As the man in the middle, as it were, loved by both ladies, Peter Auty's Maurizio could have been limited because he was singing from a score. But you hardly noticed. Auty has developed a lovely rich tenor voice, with a distinctly Italianate ping, which goes all the way to the top. Maurizio is not a sophisticated role, the tenor has little to do apart from either be in love or be martial. But Auty did it beautifully and balanced his two women nicely. Pretending to be in love with a diva whilst perched on the edge of a concert platform, with a hundred or so musicians and singers on stage behind you can't be easy, but Auty managed it.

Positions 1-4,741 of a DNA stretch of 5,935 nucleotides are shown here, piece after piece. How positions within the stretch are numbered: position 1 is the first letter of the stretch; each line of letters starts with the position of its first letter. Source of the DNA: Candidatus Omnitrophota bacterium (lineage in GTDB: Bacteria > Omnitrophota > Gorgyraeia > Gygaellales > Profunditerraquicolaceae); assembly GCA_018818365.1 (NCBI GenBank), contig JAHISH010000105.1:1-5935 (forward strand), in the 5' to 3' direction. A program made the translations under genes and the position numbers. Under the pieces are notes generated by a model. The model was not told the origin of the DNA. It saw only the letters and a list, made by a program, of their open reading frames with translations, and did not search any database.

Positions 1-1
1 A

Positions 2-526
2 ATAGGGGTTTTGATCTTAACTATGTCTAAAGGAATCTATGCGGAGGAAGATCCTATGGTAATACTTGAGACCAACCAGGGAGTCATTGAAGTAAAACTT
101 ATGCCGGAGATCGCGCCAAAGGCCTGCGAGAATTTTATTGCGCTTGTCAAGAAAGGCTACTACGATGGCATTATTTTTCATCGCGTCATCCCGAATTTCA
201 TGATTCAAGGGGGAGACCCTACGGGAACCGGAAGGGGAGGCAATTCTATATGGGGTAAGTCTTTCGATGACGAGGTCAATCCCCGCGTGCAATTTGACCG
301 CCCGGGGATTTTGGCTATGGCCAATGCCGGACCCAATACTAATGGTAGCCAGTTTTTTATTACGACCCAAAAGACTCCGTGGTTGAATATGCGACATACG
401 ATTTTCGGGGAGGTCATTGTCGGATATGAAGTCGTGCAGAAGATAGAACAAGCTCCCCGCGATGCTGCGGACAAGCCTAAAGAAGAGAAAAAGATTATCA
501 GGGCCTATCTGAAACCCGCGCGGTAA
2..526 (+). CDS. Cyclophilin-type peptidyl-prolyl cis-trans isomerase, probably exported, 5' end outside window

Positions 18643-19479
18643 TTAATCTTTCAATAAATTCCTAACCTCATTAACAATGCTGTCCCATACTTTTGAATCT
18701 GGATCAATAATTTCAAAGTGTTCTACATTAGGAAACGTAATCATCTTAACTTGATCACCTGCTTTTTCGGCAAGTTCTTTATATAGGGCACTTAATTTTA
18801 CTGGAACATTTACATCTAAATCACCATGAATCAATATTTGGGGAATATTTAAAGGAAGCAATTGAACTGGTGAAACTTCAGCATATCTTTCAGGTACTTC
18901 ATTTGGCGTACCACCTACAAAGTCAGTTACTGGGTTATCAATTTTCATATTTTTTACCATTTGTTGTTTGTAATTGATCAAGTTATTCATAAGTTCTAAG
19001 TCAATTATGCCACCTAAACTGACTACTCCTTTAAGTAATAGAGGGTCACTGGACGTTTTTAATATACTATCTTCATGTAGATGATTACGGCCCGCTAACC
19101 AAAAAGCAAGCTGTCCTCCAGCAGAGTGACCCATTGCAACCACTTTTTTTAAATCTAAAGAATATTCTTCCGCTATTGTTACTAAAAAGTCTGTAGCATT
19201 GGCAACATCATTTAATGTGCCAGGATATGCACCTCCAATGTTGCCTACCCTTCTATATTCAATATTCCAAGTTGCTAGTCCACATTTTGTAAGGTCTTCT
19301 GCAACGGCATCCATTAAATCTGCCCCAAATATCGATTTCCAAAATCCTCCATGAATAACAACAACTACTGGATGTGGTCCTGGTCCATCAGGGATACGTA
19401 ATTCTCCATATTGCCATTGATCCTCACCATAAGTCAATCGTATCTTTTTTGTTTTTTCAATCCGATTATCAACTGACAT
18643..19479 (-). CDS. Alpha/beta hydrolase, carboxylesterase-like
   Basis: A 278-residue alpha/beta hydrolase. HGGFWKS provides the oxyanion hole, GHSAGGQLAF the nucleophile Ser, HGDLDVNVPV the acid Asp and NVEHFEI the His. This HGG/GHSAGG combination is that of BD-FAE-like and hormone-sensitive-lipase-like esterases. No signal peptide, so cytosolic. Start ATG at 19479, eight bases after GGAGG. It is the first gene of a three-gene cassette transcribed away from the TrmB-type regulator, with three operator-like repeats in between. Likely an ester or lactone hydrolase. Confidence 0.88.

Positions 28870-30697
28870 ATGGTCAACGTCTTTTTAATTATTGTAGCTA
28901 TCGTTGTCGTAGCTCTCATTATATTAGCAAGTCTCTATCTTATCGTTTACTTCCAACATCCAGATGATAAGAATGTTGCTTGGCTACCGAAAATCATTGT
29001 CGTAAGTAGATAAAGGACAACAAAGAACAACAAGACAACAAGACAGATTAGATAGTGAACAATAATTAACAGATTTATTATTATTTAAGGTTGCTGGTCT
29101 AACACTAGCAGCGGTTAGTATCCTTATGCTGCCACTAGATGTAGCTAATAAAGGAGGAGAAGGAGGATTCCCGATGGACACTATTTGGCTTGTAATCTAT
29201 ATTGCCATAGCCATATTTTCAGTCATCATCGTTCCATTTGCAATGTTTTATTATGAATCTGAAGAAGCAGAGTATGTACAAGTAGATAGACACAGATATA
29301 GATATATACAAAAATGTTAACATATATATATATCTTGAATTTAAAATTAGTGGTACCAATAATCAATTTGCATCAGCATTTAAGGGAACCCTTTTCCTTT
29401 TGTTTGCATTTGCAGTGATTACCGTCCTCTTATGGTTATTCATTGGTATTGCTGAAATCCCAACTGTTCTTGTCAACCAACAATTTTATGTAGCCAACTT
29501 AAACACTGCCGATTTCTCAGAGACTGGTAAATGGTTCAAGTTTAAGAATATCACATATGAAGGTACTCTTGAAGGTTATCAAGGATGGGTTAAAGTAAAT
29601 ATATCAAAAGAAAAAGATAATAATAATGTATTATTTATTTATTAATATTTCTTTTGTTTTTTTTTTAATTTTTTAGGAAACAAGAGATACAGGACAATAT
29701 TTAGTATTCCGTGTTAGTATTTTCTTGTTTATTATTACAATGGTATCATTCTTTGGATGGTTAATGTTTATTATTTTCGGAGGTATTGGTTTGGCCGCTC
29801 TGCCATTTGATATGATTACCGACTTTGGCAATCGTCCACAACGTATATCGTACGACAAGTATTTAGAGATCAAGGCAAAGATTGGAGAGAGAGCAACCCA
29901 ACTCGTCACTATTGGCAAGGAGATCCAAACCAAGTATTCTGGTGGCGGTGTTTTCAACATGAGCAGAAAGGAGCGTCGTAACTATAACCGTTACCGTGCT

Between them he and Miricioiu made Adriana's death scene credible, lifting Cilea's glorious music to the heights and making us suspend disbelief.
The fourth member of the quartet of principals is Michonnet, the stage director who is in love with Adriana but never tells her. Craig Smith was believable and touching in the role, particularly in his aria when he tells the audience of his love for Adriana.
But the opera requires more than just four principals: there are in fact ten singing roles, and Chelsea Opera Group cast all of these from strength. Acting as a sort of chorus and providing a comic back-drop to the action were the quartet of Comedie Française actors played by Victoria Joyce, Alison Kettlewell, Hubert Francis and Simon Lobelson. Cilea does not really characterise them separately but instead creates for them a series of delightful and hilarious ensembles. The four young singers obviously had an enjoyable time and created just the right fun but musical atmosphere, against which Miricioiu, Auty and Plowright were able to portray their darker passions.